Thursday, October 12, 2006


It used to was that newspaper stories were counted among the raw stuff of history, the on-the-spot accounts one used, albeit with caution, as primary sources. They were contemporaneous with events, after all, and journalists putatively strove to speak the truth. With Watergate and Vietnam investigative reporting in what's now called the mainstream media entered its golden age--a short period that came to a close by 1988 with the Miami Herald's stakeout of Gary Hart and subsequent photos of him with Donna Rice on the Monkey Business. But when it comes to the 'war on terror,' including the deadly fiasco in Iraq, time after time the exposes have largely come in books, not infrequently by reporters--Bob Woodward in State of Denial, Thomas E. Ricks in Fiasco, and Ron Suskind in The One Percent Doctrine, among others. I would hope that they are not deliberately withholding information. I think they are not; rather, I think the material is being kept out of the mainstream media for a host of reasons inherent in contemporary American political journalism, particularly the tendency to view every issue in dualistic terms--Republican-Democratic; conservative-liberal; Bush as president-opposition to Bush; support current Iraq policy or favor cutting and running. Putatively, both sides are given equal measure; in practice, the Bushy himself and his minions usually define the terms of debate. The rest is catch-up because the mainstream media, afraid of being accused of bias, prints the propaganda and lies of the Bushies, often without even attempting to set the record straight. Thus does a profession ostensibly devoted to Truth become party to deception.

The phenomenon is clearly on display at Bush press conferences, such as the one on Wednesday, October 11, where he repeatedly asserted that Kim Jong Il's detonation of an atomic device was due to the Clinton Administration's failed diplomacy, as if Bush has not been in power the last nearly six years, the same Bush who, according to Woodward, asked the Saudi Prince Bander--on the eve of the 2000 campaign--why he should care about North Korea. Or there was Bushy declaring that the terriors must be defeated on the battlefield--and not through police work, then without missing a beat, claiming that U.S. investigators were front and center with their British counterparts in breaking up the plot to blow up transAtlantic flights, when, according to reports, the U.S. jumped the gun for political reasons. Police work cracked that "case," if case it was. Or there was Bushy condemning the Senators who voted to deny him the authority--legal cover--to torture and voted to preserve habeas corpus. Bushy claims the dissenters refused to give the CIA interogators the tools they need to protect the "homeland." I won't even talk about his rejection of a new study estimating 600,000-plus Iraqi's dead because of his delusiions

Just as it was the responsibility of those Senators to filibuster the torture bill, so it is the responsibility of the media to pursue truth and accuracy by not blandly repeating lies. Book authors and the best bloggers have been successful in doing so precisely because they are not bound by allegiance to false objectivity. Bloggers operate from an identifiable perspective that, for the best, becomes transparent in a way that enhances their veracity. That's finally why many of the corporate powers who rule the mainstream media fear bloggers--not all of whom, I well recognize, rise above the level of self absorption. The problem with the lag time is that it allows Bushy and his crowd to stay a step or five ahead of being publicly called to account for their perfidy--and I say publicly because the Congress will never do it.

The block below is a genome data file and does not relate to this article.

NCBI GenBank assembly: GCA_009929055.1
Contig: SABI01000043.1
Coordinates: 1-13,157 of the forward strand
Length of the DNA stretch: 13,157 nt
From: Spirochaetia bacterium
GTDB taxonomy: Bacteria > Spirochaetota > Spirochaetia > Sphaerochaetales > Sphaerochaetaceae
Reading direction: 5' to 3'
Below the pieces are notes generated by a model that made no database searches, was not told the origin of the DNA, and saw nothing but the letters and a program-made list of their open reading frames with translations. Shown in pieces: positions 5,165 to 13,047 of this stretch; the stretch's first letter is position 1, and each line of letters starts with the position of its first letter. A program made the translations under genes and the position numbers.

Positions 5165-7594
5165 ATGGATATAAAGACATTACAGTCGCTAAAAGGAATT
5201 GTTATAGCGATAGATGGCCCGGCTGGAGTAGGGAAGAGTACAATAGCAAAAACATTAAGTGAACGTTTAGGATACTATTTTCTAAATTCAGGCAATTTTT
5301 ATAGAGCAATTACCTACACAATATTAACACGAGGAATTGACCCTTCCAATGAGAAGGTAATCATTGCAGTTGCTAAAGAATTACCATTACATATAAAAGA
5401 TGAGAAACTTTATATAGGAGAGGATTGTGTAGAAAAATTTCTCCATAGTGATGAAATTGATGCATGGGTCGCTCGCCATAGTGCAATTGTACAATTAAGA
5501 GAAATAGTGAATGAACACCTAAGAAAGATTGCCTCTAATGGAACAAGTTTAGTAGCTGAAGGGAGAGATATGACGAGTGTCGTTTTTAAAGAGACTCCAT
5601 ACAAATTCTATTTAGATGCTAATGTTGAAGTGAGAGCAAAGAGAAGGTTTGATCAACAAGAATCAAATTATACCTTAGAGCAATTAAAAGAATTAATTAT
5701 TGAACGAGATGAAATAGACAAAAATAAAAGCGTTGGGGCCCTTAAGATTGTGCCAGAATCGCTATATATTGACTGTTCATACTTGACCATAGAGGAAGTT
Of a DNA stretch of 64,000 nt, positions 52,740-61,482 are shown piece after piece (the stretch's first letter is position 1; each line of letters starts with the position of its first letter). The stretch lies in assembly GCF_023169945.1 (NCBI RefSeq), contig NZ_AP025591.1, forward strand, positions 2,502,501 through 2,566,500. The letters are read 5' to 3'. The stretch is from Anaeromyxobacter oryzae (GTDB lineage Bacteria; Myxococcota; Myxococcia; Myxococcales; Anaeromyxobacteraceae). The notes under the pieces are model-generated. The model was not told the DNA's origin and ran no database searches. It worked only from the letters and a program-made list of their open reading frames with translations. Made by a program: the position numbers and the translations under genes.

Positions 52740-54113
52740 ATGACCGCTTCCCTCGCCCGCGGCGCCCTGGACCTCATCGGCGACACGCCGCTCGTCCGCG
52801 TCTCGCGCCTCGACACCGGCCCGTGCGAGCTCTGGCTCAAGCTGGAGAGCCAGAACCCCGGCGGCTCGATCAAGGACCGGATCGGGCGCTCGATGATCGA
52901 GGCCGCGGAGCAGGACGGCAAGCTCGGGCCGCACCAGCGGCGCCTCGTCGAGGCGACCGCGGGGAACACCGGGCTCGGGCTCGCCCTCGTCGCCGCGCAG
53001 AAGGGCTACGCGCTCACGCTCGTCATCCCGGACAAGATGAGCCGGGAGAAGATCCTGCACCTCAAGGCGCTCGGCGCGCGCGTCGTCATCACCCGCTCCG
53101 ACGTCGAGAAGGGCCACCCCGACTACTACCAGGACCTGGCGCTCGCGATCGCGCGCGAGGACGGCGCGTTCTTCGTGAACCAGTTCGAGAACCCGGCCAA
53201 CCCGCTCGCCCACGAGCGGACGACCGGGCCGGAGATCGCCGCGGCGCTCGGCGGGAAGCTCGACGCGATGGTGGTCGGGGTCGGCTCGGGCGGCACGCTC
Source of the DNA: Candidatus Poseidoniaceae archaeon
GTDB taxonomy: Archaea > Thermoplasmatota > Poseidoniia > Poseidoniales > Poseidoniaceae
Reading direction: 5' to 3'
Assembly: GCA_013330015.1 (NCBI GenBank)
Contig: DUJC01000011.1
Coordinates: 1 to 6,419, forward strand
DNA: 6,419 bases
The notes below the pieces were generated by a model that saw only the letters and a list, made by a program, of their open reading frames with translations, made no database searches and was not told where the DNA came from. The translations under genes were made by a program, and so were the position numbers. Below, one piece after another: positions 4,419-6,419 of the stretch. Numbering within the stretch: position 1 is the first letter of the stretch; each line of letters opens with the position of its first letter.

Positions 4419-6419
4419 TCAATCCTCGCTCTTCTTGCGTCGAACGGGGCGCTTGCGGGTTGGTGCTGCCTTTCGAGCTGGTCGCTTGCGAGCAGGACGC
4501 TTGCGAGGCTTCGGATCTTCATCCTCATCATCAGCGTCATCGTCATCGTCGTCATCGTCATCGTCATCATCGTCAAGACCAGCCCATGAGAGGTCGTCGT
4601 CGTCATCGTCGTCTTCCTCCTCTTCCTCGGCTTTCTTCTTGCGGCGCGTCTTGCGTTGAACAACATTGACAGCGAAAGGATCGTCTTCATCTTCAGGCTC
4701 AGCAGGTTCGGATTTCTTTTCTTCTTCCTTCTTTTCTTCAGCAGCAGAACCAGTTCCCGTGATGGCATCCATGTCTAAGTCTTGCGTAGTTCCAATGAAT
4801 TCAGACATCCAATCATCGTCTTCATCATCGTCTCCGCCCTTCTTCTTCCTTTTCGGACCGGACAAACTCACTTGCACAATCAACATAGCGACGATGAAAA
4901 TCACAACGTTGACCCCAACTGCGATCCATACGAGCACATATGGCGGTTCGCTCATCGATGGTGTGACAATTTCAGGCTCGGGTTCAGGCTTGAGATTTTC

After watching Bushy's performance at his most recent press conference, for example, it seems to me fair and proper for journalists--and long past due--to investigate the man's sanity. Thanks to Suskind, we have known since the last election that Bushy doesn't occupy a "reality based world," and there have long been rumors--whispers, if you will--of continued drinking. If the Mark Foley case shows anything, it is that there is too much "wink, wink, nod, nod" over officials' 'private' behavior, too much pretending that it has no effect on their performance. Bunk. The issue of Bushy's competence is of a paramount importance, yet except when an hhistorian weighs in, it is largely ignored--ignored while people are tortured and are killed in the name of his delusions. Similarly, journalists must stop giving Bushy and his minions, especially his Dark Lords a free pass on their lies and misrepresentations. If reported, a correction should immediately follow in the text--and not as something "Democrats" said. Thee rules apply to everyone, oof course, not just the Bushies. Anyone who follows this route will initially be called biased--look at the opprobrium Keith Olbermann on MSNBC receives--or worse, but there is no other choice.


faculty for workplace justice said...

the ease and smugness with which bush joked with the journalists about attire -- and this the day after the announcement of the iraqi 600,000 and north korea's nuclear test -- felt sickeningly revealing to me. i promised myself i'll never, ever abuse whatever authority the classroom gives me to force what is de facto a captive audience to be complicit with my self-love. i just wish no one, not a single one, of the journalists had given him any satisfaction whatsoever -- truthfully, i wish they had walked out. but of course the whole press conference was a thin disguise for self-congratulatory speechifying on bush's part. see as evidence that the journalists' mics were cut the moment they were done with their questions.

Mark Derr said...

I also though the comments on attire were jejeune. The press is, indeed, far to easy on him.